Clipper, actually Connors beat Dent in the final. Dent destroyed Borg, too, which ended up being his easiest match of the tourney based on score. Didn’t realize, but AO was only a 64-player tourney then, and the best of 5 sets started in the 3rd round. I’m also guessing several top players didn’t show up either.

                Agree about past players mostly. I see the same things. Sampras did win 2 AO, but he had a very special specialty, and that’s very fast courts. He and Murray would be fairly equal at the AO, though I’d give slight edge to Sampras. With a slower WImby than during most of Sampras’ career, definitely Fed over him there. I’d still take Fed over him on the faster grass, too.

              • May 9th 2017 @ 11:16am
                clipper said | May 9th 2017 @ 11:16am | ! Report

                Yes, my mistake. Connors only played the AO twice (as well as not be allowed to play 5 FO), McEnroe only a couple of times until ’89, Nastase only once, so most of the bigger players gave it a miss. The fast courts really helped Sampras, which perhaps explains why he did so poorly at the French, as the speeds were quite different between the two, a bit closer now.

            • May 9th 2017 @ 1:53pm
              express34texas said | May 9th 2017 @ 1:53pm | ! Report

              Huh, interesting, didn’t know Connors was banned from FO for 5 years. And those were his prime years. Not sure if he would’ve won any though, but worth pointing out. Borg won the FO in 3 of those 5 years. I see Borg was banned in 1977 for same reason-played WTT. Weird French.

              Maybe the speed of Wimby hurt Sampras on slower courts, not sure. Though the 3-4 week short season of grass is played after the FO, not before. If you’d think the quickness of the grass would affect a player on clay, you’d think the transition would be from grass to clay, which wasn’t the case. I’d say it has more to do with Sampras just not being as good on clay as he was on grass/fast hard, which is obvious from his career record. He was a power player, not a finesse player. And most Americans, even the greats, play their worse tennis on clay. There’s almost no clay in the USA, and where there is, it’s usually green clay, not the red clay at most clay ATP tourneys. Someone like Fed grew up playing on red clay a lot. Yes, he’s a power player, but he has all the skills and can flourish on any surface. Someone like Wawrinka is a power player, but he also grew up on red clay and understands how to play on it a lot better than Sampras ever did.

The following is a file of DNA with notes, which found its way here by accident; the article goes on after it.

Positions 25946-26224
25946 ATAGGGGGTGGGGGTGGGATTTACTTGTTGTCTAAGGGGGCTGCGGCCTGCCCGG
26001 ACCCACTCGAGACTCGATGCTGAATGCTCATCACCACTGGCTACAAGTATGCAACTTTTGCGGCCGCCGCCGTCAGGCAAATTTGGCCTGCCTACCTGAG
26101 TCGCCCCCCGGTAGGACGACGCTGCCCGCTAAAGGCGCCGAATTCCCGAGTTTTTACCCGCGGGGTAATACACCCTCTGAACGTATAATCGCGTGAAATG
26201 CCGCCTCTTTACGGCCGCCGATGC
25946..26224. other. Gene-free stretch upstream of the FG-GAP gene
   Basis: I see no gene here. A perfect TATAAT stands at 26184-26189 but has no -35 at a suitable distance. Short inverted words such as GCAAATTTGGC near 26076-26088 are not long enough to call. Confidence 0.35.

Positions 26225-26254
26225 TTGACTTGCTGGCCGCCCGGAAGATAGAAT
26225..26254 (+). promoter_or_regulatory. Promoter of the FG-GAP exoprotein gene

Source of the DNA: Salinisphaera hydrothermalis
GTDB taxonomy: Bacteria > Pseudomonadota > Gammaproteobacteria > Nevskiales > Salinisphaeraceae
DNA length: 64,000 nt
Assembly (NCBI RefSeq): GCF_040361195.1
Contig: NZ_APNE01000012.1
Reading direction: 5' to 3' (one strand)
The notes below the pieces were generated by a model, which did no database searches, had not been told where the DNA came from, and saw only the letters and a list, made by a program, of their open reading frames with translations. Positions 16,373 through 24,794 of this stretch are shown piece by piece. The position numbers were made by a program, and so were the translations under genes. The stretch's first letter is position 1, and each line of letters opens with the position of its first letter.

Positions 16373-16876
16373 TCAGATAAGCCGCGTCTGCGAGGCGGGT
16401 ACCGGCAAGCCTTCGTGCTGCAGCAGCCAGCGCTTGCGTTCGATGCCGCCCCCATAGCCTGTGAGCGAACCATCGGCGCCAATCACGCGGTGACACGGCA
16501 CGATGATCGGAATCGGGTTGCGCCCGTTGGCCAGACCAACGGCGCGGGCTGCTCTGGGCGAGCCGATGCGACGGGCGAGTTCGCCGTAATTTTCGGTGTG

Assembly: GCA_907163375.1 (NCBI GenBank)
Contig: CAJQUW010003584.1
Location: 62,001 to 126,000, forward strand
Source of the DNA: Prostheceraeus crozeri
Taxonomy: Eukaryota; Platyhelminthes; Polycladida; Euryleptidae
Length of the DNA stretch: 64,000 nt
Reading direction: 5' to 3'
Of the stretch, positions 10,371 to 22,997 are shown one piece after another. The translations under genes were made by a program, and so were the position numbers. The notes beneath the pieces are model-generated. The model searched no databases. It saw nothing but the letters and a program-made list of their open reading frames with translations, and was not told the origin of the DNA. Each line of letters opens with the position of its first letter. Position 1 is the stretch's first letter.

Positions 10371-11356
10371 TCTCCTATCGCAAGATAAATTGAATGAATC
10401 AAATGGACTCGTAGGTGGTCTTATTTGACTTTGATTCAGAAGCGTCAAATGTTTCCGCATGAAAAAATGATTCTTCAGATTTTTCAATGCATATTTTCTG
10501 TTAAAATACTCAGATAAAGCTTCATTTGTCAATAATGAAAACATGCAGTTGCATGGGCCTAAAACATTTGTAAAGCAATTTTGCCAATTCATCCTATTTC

• May 10th 2017 @ 12:34pm
                clipper said | May 10th 2017 @ 12:34pm | ! Report

                It should be noted that the US open was on Clay (although, as you say green clay) from 1974-77 with Connors winning once and finalist twice, losing to clay court players, so he may have had a shot at the FO in the prime 5 years – he did get the the QF and SF on a regular basis.

              • May 11th 2017 @ 1:04am
                express34texas said | May 11th 2017 @ 1:04am | ! Report

                You’re changing my thoughts on Connors some. I’ve heard some Borg’s supporters still claim he’s the best ever, and I’m having a hard time not putting Connors over Borg now. Connors’ whole body of work probably looks better. I’m not seeing the dominance from Connors like we see from Borg, Fed, Nadal, but he was only playing 2 GS events for several prime years. Longevity should mean something as well, and Connors has the most wins/tourneys won ever, including nearly an 82% winning pct. I like his consistency, too. He made 26 consecutive GS QF in which he played, and 33 of 34 at one point.

                Actually, the USO was played on clay from 1975-1977, only 3 years. Connors won the USO on grass, clay, and hard. Borg only made one final at the USO when it was on clay. The 1977 USO only had best of 5’s starting in the QF.

              • May 11th 2017 @ 1:16pm
                clipper said | May 11th 2017 @ 1:16pm | ! Report

                Connor”s longevity was quite remarkable – even more so that he managed to keep his winning % at 82% when he played until he was 43. Had 16 years in the top 10 and could play on all surfaces, even beating McEnroe in his prime at Wimbledon, who was 6 years younger and played in a very competitive era.

              • May 11th 2017 @ 3:22pm
                Johnno said | May 11th 2017 @ 3:22pm | ! Report

                express and Clipper